And she combined with Adelaide born-latter day Novocastrian and NSW Central Coast chanteuse and tour partner Melody Moko for their timely treatise on inland drought - The River & The Gum.

Moko followed Britt to Nashville for writing and performing and returned here to record debut album The Wreckage with Britt's co-producer Muchow.

So it's not surprising they personalised the suffering of a re-generated river bank gum tree subjected to the twin terror of drought and floods.

It's a perfect segue into Troubled Kind where Britt heads on a hedonistic journey north west to Daly Waters and Mataranka to reunite with old friends and escape societal servitude before returning to her coastal home and harbour.

Mataranka, population about 400, south of Katherine in the Northern Territory , is where Britt, husband and son Hank, made a pit-stop while towing their caravan.

“We're living exactly the way we want to live, with the caravan, travelling around and just seeing Australia ,” Britt revealed in an interview to promote her album.

“And travel anyway - what the hell am I paying my mortgage for, honestly? This way, we can all be together as a family. It just makes sense to me.

“We're just so happy, meeting so many amazing people and seeing such incredible places. Right now, there are natural hot springs among all these palm trees 200 metres from my caravan. This is my life? Really?”

Britt also tears tunes from her back pages in Where You Gonna Go and Young In The Wrong Ways .

The singer reveals the perils of chasing fame on the pursuers pride and inevitable ravages of time on the human psyche and body in the former and plunge into pleasure at the expense of health in the latter.

Britt may have channeled Octogenarian Shotgun Willie Nelson with a heartfelt homily on her mortality in I'm Not Ready.

It's a sibling song of sort of Willie's prophetic classic Still Not Dead Yet but Britt has two collaborators here - coastal neighbours Brooke McClymont and singing spouse Adam Eckersley.

“I wanted to co-write this song because it was easier for me to do it that way,” Britt explained.

“For me sharing is therapeutic, and if it also increased awareness and understanding of cancer, then that's really positive.”


“Working down in coalmine/ dreaming of the sunshine/ laying your whole lie on the line/ it's so dark in a coalmine/ no-one ever asked him what he wanted/ so for 35 years now he's been haunted/ following in his daddy's footsteps, just a coalminers son/ shoveling coal by night on the Lake Liddell run.” - Coalmine - Catherine Britt-Bill Chambers.

Britt punctuates her serenity streaming beatific ballad Bush TV and reality rooted album finale Coalmine with Canadian singer-songwriter Fred Eaglesmith's Texas tribute I Like Trains.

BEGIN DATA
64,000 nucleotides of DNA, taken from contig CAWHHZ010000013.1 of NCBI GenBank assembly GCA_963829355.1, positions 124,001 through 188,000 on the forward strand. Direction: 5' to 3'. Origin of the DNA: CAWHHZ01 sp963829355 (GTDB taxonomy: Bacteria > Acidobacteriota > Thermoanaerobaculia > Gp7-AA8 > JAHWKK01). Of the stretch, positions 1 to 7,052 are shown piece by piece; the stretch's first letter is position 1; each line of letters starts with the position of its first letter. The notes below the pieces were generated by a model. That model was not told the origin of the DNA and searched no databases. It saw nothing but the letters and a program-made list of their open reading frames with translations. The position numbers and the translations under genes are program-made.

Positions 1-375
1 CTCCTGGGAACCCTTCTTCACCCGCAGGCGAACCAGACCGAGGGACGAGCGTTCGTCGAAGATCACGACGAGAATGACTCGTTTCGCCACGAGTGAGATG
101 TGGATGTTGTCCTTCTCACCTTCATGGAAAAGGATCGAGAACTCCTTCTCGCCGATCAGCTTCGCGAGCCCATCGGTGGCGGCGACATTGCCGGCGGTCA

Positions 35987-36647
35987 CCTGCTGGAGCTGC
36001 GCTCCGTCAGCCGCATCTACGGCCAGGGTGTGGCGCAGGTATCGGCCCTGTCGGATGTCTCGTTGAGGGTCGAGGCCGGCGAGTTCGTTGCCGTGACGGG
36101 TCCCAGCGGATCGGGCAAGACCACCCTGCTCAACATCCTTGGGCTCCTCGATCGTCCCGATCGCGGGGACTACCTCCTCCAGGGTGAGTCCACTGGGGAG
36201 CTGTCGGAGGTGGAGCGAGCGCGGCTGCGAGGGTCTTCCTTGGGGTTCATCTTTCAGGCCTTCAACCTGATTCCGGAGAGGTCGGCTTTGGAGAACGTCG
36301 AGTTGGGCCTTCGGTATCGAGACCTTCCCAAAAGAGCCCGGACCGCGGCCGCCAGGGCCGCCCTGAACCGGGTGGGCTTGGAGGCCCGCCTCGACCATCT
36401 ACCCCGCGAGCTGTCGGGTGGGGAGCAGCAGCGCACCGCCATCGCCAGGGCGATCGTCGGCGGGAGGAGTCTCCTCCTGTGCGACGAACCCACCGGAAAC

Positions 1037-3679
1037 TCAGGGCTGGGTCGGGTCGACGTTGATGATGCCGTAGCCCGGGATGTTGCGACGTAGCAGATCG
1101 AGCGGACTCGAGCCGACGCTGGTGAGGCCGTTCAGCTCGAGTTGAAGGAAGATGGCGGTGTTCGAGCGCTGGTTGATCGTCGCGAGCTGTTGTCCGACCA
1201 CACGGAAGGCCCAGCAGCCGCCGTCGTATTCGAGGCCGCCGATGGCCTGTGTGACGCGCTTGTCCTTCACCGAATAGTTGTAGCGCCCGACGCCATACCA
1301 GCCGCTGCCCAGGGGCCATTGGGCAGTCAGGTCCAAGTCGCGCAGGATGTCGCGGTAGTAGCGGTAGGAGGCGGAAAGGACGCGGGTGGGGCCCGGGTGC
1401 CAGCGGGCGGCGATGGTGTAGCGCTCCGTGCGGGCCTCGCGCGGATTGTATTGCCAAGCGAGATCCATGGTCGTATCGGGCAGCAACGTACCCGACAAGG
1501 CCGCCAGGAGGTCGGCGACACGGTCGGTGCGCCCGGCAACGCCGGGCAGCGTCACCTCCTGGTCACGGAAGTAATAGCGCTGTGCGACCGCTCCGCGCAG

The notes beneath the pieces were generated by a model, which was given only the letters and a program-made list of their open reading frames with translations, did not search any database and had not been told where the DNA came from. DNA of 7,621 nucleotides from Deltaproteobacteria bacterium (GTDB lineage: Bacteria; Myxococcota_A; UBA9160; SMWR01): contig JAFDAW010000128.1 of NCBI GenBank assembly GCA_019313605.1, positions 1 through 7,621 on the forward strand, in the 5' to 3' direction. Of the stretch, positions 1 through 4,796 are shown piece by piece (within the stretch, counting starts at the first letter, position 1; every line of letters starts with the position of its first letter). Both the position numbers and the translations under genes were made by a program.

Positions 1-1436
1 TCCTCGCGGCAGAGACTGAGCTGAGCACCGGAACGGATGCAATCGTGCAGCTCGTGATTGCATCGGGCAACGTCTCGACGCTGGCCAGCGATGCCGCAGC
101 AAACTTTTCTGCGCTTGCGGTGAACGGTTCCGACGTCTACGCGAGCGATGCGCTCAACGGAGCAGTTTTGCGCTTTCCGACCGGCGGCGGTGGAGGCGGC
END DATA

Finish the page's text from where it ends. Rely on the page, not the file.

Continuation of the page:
Bush TV was inspired by the calm in health storms reaching back three years.

“That's something I've definitely learned from the last three years; some stuff I've gone through, and becoming a mum, and all that stuff really changed me,” Britt explained.

“Worse than the cancer diagnosis was that, not long after, they found this little tumour in my abdomen. I thought, ‘well, that's it. I'm a goner.'

“There's no way I would have written these songs or even made this record three years ago. That is the evolution of being an artist: you make certain records for a reason, at different points in your life. If you follow an artist you love, you follow their life and journey, what they go through and learn. The better the story of the artist, the better the songs that come out and hard times make for great songwriting.”

After undergoing chemotherapy and radiation and recording memorable song F U Cancer with peers such as Beccy Cole and Lyn Bowtell the singer was cleared of breast cancer.

“The moment I did get sick, and got better, we decided to hit the road,” she says.

“It hasn't changed since then, and now we're probably not going home. We've rented the house out, so we have no option.”

“I'm feeling a little bit like I've gone back to my roots, and where it all began. All the things I love about music, that's what this project was for me.”

Her Coalmine collaboration with mentor Chambers has major differences from earlier subterranean struggles magnified by Kentucky coalminers' daughters Loretta Lynn and Patty Loveless.

This narrative is about a local Lake Liddell coalminer's son who spends 35 years toiling beneath the ground like his sire.

And, of course, Chambers input makes it a sparse saga with chunky chain gang instrumentation.

It's likely to add to her five Golden Guitar Awards, CMA Global Artist Of The Year award in 2010 and six ARIA Award nominations for Best Country Album.

And, when she is ready she can boomerang to the international stage - a platform she shared with peers Sir Elton John, Kasey Chambers, Brooks & Dunn, Alan Jackson, Brad Paisley, Dolly Parton, Kenny Chesney, Steve Earle, Guy Clark, Chris Isaak, Keith Urban, Don McLean and her late Texan songwriting partner Guy Clark.